Spending time with your female friends, whether in-person or virtually (since we are in a pandemic), is essential in maintaining your sanity and overall health, especially as you age and deal with mounting stress.
While a close-knit group of dependable friends is important to everyone’s wellbeing, women in particular benefit from their female friendships in a special way.
There is an abundant amount of research on the nurturing and sustaining power of female friendships. These findings consistently show these friendships immensely contribute to women’s overall health and happiness – beginning from their awkward teenage days until their twilight years.
They offer a fresh and honest perspective 
According to LYSN psychologist Breanna Jayne Sada, although women get love and support from their partners, a female friend can offer a different view during times of need. When it comes to relationships, a female friend can be an outsider looking in, offering sincere advice that you may not want to hear, but can positively influence your decisions. 
Although a friend’s honesty can be brutal, at least you know you are getting the truth, Sada pointed out. Female friends can serve as sounding boards who will listen to your thoughts and ideas before telling you what they honestly think.
Good female friends will also help boost your self-esteem. They will tell you why your partner needs to treat you better or why you deserve that work promotion. They will leave you feeling confident and supported after having a conversation with them.
Sada added that research has shown that women with strong friendships have higher survival rates from breast cancer compared to those who are socially isolated.
They help fight stress
When women are stressed, they respond differently than men with a reaction called “tend and befriend.” This means women react to stressful conditions by tending to those around them and seeking out social contact.
A landmark study has found that when the hormone oxytocin is released as part of the stress responses in women, it encourages them to take care of their children and to befriend other women.  These actions then pump more oxytocin, which further relieves stress and produces a calming effect.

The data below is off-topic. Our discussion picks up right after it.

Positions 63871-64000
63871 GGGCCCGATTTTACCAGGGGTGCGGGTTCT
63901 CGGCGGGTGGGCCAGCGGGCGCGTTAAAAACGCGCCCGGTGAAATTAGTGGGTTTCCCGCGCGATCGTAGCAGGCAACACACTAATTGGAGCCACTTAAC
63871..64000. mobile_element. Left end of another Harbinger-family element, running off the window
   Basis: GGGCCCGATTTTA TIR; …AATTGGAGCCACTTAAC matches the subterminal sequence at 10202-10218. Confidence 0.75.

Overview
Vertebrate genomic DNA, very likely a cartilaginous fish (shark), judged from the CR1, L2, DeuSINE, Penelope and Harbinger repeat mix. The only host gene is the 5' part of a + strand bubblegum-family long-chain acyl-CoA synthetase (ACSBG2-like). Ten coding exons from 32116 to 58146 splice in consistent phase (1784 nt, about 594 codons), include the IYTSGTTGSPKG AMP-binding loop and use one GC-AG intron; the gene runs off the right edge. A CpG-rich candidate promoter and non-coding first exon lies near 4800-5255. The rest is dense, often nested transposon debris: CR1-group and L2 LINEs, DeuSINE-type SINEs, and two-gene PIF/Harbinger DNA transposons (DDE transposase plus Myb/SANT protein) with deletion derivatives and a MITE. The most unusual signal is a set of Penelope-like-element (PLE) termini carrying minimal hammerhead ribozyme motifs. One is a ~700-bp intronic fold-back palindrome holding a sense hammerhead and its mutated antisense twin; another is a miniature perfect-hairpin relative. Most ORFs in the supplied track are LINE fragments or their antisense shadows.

As women respond to stress differently than men, they also connect with each other very differently. According to Dr. Gloria Gilbère, founder and CEO of the Institute for Wholistic Rejuvenation, when women spend quality time together, they produce more serotonin — a neurotransmitter that helps fight depression and create a general feeling of wellbeing. 
She said that while women are good about sharing feelings, men often form relationships by engaging in activities like sports, business, and hobbies. Men rarely talk about their feelings or personal lives with their buddy, but women will open their souls with their best friends — and research shows that it benefits their health.
They can prolong life
Spending time with friends appears to be a natural behavior for women that extends their life expectancy. According to a UCLA research, women, compared to men, more reliably turn to their social circle when experiencing stress, which has been noted to protect their health and longevity. 
The fact that men are more likely to choose fight or flight responses when dealing with stress, while women go for tend and befriend, may help to explain the global gender gap in mortality.
They help keep depression at bay in older women
Female friendships can help older women deal with depression, according to a report in Psychology Today.  It pointed out that friendships offer more than just fun and games. They are vital to one’s physical and mental health, as isolation and loneliness greatly contribute to depression.
While children and spouses may not understand the struggles that come with old age, your best girlfriends will. Whether that struggle is menopause or choosing between transitioning to a different career or going to retirement.
Barry L. 5 reasons why female friendships are important for women’s health. Better Homes and Gardens. [Internet] 2019 [cited 7 April 2021] Available from: https://www.bhg.com.au/female-friendships
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Gilbere G. Female Friendship Good for Your Health. Total Health Magazine [Internet] 2019 [cited 7 April 2021] Available from: https://totalhealthmagazine.com/Lifestyle/Female-Friendship-Good-for-Your-Health.html
Taylor S. Tend and Befriend Theory. University of California, Los Angeles. [Internet] 2014. [cited 7 April 2021] Available from: https://taylorlab.psych.ucla.edu/wp-content/uploads/sites/5/2014/11/2011_Tend-and-Befriend-Theory.pdf
Brandt A. Are Female Friendships the Key to Happiness in Older Women? Psychology Today. [Internet] 2018 [cited 7 April 2021] Available from: https://www.psychologytoday.com/us/blog/mindful-anger/201802/are-female-friendships-the-key-happiness-in-older-women